Château de Beaumesnil was designed and built by John Gallard during the reign of Louis XIII between 1633 and 1640. It is constructed of stone and brick walls with a slate roof on the ruins of the motte-and-bailey castle that had stood on the site since medieval times. The east and west facades are richly decorated with carvings. The north and south pavilions were added to the building during the 18th cenbury. The donjon (keep) that was built on a mound to the south of the site was converted into an icehouse. The mound is now covered with a boxwood maze. The château and forecourt were built on the bailey with the forecourt. A footbrige provides access to the château from the east and a vehicular bridge provides access to the forecourt and château from the west. Another footbridge connects the forecourt with the motte.
The eastern side of the château overlooks a parterre laid to lawn with woodland on either side. In the 18th century, wings were added to both the northern and southern ends of the château. The 'state' rooms - the library, the drawing room, the dining room, the mistress' apartment are on the first floor and are accessed using the grand staircase.
The château, which is nicknamed 'Norman Versailles', is located in a 60 heactare estate landscaped by La Quintinie, a student of André Le Nôtre, though little is left of la Quintinie's original gardens. Much of the estate to the east of the château is wooded with a parterre laid to lawn, almost a kilometre in length, providing an impressive perpectives from the château's state rooms. The parterre is broken by a large pond, approximately one hectare in area, that has many features of a formal pond such as regular edging with specific geometric shapes.
Two formal flower beds were laid out in the 18th century to the east of the château, the smaller Jardin des quatre saisons (Four Seasons garden) on the northern side of the forecourt and the larger semi-circular Jardins demi-lune (Halfmoon garden) on the northern bank of the moat. As part of a conservation plan, a kitchen garden with over 500 varieties of ancient vegetables, including unusual varieties like devil's ear lettuce and rainbow corn has been cultivated.
The château's library and 16th century bookbinding museum were built up by the German-Jewish financier Hans Fürstenberg (1890 - 1982) who had fled Nazi Germany in 1937. He bought the château in 1938 and moved is collection of 16,000 books there, many of which dated from the 17th or 18th century. As the invasion of France drew near, valuable archives of the Bibliothèque nationale, the private archives of the King of the Belgians, the archives of Rouen and the Archives de France were moved to the château's library for safekeeping. Part of the collection was sent to Vichy France for safekeeping and the rest confiscated by the Nazi invaders. Fürstenberg's own collection ended up at the Schloss Tanzenberg in Kärnten, Austria. During the war, part of Fürstenberg's collection was lost, but the rest was returned to the château. After the war Fürstenberg rebuilt his collection, but in his later years sold parts of it to various institutes. Shortly after Fürstenberg's death, the library was further depleted when a number of items were sold to fund the Fondation Fürstenberg-Beaumesnil.References:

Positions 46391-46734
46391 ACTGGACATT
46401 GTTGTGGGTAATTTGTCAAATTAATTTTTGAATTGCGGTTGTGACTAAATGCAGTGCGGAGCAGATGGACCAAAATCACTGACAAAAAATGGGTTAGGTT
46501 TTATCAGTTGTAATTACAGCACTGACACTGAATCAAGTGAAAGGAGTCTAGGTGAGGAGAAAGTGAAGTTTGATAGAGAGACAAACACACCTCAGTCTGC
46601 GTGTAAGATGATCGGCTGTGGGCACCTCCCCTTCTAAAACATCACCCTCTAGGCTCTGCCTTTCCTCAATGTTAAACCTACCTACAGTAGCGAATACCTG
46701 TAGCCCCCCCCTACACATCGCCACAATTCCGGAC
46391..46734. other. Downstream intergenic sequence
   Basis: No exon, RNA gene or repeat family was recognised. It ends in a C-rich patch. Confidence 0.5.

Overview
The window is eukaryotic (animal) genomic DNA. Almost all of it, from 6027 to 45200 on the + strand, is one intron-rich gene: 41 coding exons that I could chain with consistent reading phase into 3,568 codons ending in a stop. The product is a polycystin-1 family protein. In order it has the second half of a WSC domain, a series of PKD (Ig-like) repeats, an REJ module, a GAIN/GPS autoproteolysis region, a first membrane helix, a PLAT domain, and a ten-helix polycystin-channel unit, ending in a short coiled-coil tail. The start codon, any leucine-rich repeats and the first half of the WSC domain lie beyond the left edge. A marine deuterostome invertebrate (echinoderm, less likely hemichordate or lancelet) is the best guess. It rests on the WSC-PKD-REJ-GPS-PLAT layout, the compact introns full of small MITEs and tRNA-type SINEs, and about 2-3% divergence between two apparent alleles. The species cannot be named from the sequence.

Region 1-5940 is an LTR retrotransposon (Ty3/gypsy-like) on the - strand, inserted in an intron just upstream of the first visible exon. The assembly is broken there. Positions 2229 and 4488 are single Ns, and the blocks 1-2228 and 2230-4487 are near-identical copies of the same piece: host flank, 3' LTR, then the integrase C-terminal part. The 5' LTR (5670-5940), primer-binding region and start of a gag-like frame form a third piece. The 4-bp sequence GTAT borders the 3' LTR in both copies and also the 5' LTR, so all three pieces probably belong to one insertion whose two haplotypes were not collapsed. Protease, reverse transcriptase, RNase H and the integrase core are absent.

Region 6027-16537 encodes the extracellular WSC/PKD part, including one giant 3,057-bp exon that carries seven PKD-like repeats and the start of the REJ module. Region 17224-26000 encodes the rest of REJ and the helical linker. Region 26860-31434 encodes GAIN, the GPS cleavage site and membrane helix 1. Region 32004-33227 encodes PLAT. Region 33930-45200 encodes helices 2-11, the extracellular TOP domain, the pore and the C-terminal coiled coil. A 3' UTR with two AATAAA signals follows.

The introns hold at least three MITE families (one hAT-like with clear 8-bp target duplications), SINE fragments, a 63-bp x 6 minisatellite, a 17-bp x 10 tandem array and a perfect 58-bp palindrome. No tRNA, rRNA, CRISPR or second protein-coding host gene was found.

The Cloth Hall in Kraków dates to the Renaissance and is one of the city's most recognizable icons. It is the central feature of the main market square in the Kraków Old Town (listed as a UNESCO World Heritage Site since 1978).
The hall was once a major centre of international trade. Traveling merchants met there to discuss business and to barter. During its golden age in the 15th century, the hall was the source of a variety of exotic imports from the east – spices, silk, leather and wax – while Kraków itself exported textiles, lead, and salt from the Wieliczka Salt Mine.
Kraków was Poland's capital city and was among the largest cities in Europe already from before the time of the Renaissance. However, its decline started with the move of the capital to Warsaw in the very end of the 16th century. The city's decline was hastened by wars and politics leading to the Partitions of Poland at the end of the 18th century. By the time of the architectural restoration proposed for the cloth hall in 1870 under Austrian rule, much of the historic city center was decrepit. A change in political and economic fortunes for the Kingdom of Galicia and Lodomeria ushered in a revival due to newly established Legislative Assembly or Sejm of the Land. The successful renovation of the Cloth Hall, based on design by Tomasz Pryliński and supervised by Mayor Mikołaj Zyblikiewicz, Sejm Marshal, was one of the most notable achievements of this period.
The hall has hosted many distinguished guests over the centuries and is still used to entertain monarchs and dignitaries, such as Charles, Prince of Wales and Emperor Akihito of Japan, who was welcomed here in 2002. In the past, balls were held here, most notably after Prince Józef Poniatowski had briefly liberated the city from the Austrians in 1809. Aside from its history and cultural value, the hall still is still used as a center of commerce.
On the upper floor of the hall is the Sukiennice Museum division of the National Museum, Kraków. It holds the largest permanent exhibit of the 19th-century Polish painting and sculpture, in four grand exhibition halls arranged by historical period and the theme extending into an entire artistic epoch. The museum was upgraded in 2010 with new technical equipment, storerooms, service spaces as well as improved thematic layout for the display.
The Gallery of 19th-Century Polish Art was a major cultural venue from the moment it opened on October 7, 1879. It features late Baroque, Rococo, and Classicist 18th-century portraits and battle scenes by Polish and foreign pre-Romantics.